Character Analysis Of Relationships In The Great Gatsby By F. Scott Fitzgerald

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Relationships are an integral part of life. The need to belong and the desire to be a part of something has been prevalent for many years. We are autonomous beings with our own conscious, yet our views and decisions are influenced by those we idolize. Even after our companions leave, we take action in their memory. In the novel The Great Gatsby, Fitzgerald illustrates the impact of admiring someone through the voice of narrator Nick Carraway. Nick writes a book about his friend, Jay Gatsby, and although he attempts to honour him through his romanticized account of his story, he unknowingly reveals the flaws within both their characters and ideals. Nick Carraway comes across as a seemingly friendly, hopeful man, in the pursuit of “well-roundedness.” …show more content…
Gatsby’s faults are highlighted in the way he dismisses Myrtle’s death, “I thought so; I told Daisy I thought so. It 's better that the shock should come all at once. She stood it pretty well.” (136) Gatsby’s reaction is inadequate, and Nick’s feelings shifted from “I disliked him so by this time that I didn’t find it necessary to tell him he was wrong.” (136) to “’You’d better come home and get some sleep.’” (pg.137) He fails to recognize Gatsby’s responsibility as a bystander. Later on, Nick reveals Gatsby’s full story of falling in love with Daisy. He purposely exposed James Gatz ahead of time to end on a tragically romantic note, “I think that he would have acknowledged anything now, without reserve, but he wanted to talk about Daisy.” (141) Nonetheless, we observe faults in Gatsby’s love story. “He might have despised himself, for he had certainly taken her under false pretenses… But he didn’t despise himself and it didn’t turn out as he had imagined.” (142) Nick centralizing on her wealth and their class difference. This makes Gatsby’s true desires questionable, “and of Daisy, gleaming like silver, safe and proud above the hot struggles of the poor.” (142) Gatsby also speaks in ego when he blatantly dismisses Daisy and Tom. Nick, who views the situation through …show more content…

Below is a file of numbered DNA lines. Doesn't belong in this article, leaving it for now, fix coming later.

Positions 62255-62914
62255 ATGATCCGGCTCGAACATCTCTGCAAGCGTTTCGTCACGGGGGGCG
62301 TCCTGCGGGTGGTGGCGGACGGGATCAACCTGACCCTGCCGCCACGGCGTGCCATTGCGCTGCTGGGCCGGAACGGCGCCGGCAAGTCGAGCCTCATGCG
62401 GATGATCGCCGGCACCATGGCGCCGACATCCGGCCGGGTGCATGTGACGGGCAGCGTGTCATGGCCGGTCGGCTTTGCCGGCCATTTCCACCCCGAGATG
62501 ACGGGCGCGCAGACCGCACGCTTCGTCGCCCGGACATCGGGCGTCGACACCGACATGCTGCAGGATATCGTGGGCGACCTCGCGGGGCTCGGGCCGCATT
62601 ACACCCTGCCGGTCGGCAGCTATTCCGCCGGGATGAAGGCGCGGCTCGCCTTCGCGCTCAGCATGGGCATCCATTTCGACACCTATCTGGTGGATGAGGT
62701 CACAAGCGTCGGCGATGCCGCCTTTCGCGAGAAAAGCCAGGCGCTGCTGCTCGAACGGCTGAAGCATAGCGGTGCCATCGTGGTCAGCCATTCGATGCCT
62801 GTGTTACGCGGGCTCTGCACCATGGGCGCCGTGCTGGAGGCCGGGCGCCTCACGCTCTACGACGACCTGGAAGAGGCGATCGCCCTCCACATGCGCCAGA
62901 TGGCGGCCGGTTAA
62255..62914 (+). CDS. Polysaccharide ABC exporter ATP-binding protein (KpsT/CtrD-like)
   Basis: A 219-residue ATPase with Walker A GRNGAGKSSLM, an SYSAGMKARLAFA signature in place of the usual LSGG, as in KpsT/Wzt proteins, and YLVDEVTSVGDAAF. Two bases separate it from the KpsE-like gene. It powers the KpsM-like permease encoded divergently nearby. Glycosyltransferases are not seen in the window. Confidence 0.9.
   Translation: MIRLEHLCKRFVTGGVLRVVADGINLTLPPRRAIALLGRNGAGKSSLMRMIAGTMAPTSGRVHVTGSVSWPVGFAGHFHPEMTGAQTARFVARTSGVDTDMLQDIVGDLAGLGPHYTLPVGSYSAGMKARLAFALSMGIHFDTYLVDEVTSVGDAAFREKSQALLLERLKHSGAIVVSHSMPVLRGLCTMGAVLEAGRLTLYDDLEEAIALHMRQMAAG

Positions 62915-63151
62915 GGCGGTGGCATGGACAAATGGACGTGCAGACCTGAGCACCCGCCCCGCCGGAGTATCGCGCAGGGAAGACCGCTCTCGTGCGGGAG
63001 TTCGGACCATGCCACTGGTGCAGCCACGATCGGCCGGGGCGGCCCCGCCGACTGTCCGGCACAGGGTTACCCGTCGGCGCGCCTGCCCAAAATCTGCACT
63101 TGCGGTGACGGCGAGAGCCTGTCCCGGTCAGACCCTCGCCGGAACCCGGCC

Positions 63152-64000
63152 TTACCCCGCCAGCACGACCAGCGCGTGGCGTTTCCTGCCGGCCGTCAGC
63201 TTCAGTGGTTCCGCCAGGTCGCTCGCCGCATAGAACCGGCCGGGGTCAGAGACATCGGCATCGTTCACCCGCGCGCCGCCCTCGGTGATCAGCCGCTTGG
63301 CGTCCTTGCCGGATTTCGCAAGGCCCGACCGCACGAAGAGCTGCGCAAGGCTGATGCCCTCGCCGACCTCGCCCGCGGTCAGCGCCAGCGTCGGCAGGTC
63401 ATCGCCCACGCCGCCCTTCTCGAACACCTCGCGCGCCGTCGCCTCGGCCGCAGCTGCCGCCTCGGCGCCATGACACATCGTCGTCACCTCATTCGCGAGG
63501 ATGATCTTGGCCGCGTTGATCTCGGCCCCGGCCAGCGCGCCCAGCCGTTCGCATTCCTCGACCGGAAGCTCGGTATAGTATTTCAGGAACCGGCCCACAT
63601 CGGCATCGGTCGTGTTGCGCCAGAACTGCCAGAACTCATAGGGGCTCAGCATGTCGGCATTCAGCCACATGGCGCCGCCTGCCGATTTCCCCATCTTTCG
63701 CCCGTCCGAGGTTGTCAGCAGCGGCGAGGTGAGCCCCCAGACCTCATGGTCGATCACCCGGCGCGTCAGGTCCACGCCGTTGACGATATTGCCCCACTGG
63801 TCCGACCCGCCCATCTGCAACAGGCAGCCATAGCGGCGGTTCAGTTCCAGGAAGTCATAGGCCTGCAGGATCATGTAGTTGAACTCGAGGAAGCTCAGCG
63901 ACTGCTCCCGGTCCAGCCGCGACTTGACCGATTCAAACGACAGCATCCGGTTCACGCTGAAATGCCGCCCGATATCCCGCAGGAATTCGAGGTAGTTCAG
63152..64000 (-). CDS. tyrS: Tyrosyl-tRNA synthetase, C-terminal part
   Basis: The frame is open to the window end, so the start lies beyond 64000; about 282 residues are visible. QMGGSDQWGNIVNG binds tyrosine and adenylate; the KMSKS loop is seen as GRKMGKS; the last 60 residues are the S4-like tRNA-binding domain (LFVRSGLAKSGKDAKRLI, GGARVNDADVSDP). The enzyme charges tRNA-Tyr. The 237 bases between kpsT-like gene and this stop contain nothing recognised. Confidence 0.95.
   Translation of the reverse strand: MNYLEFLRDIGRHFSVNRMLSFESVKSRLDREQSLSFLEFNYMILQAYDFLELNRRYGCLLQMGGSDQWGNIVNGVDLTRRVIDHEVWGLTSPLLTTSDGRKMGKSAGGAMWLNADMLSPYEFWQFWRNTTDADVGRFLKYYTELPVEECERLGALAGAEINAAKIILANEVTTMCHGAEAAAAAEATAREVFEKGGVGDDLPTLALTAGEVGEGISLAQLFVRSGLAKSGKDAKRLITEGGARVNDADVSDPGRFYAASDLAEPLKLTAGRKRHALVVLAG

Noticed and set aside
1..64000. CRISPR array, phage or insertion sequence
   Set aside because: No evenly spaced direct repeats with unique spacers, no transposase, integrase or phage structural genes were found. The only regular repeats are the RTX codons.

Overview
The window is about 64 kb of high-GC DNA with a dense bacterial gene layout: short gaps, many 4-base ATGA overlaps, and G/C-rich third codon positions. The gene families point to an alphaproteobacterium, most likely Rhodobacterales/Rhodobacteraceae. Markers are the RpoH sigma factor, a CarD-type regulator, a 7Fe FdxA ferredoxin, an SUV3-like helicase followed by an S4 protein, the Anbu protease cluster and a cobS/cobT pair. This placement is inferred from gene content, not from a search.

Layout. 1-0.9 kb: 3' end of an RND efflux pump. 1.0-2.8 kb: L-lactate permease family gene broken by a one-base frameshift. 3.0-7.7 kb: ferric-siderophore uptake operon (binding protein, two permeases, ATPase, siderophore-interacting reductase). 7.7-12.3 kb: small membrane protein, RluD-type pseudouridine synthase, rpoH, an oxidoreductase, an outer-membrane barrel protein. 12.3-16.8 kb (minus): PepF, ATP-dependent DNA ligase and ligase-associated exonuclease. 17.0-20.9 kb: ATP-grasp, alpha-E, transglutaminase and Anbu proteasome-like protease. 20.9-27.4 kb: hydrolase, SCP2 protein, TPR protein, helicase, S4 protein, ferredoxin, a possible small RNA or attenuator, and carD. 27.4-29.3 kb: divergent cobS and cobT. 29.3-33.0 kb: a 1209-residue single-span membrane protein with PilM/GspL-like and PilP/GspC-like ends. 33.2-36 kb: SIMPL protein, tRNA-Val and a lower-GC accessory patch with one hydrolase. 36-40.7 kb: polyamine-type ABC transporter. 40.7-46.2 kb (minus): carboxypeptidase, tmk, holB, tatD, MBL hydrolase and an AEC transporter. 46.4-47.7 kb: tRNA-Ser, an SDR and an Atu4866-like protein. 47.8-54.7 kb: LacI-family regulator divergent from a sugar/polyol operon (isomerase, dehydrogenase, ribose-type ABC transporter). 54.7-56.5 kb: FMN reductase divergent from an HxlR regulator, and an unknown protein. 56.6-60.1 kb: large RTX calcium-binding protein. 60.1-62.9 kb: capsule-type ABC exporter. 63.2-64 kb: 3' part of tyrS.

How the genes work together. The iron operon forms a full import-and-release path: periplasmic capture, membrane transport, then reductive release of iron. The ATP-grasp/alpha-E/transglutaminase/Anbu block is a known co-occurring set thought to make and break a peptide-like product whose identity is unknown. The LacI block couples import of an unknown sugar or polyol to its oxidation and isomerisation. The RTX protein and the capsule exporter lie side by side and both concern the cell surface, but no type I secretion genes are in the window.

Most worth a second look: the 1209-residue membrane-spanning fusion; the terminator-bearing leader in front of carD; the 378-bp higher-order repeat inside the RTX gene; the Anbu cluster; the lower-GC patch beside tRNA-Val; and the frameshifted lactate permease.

The green light within the narrative acts as Gatsby’s lighthouse. It stands on Daisy’s dock, representing that wholesome American Dream that Gatsby is constantly striving for, “he stretched his arms towards the dark water in a curious way.” And, “Involuntarily I glanced seaward- and distinguished nothing except a single green light, minute and far away,” (25) No matter how far it truly is, Gatsby continuously chases it as it represents, “the orgastic future that year by year recedes before us.” (171) Yet this green light remained just a symbol throughout the book, an unattainable dream of wealth and perfection that remained across the vast bay. The symbol that comes alive is the “blue and gigantic” eyes of Dr. T.J. Eckleberg, who “broods over the solemn dumping ground.” (76) He watches over the Valley of Ashes, staring at the wealthy from the wreck that they leave behind in their wake. The owl eyes of T.J. Eckleberg eventually comes to life as a visitor that ascertained that was the only other man, excluding Nick and Gatsby’s father, to attend Gatsby’s funeral. This symbol came to life to ascertain the fact that there would always be a watcher, always be someone who saw through it all. Perhaps the most tragic yet integral scenes in showing the empty legacy left behind by Gatsby are those of his funeral. Nick uses the scramble of getting people to attend his

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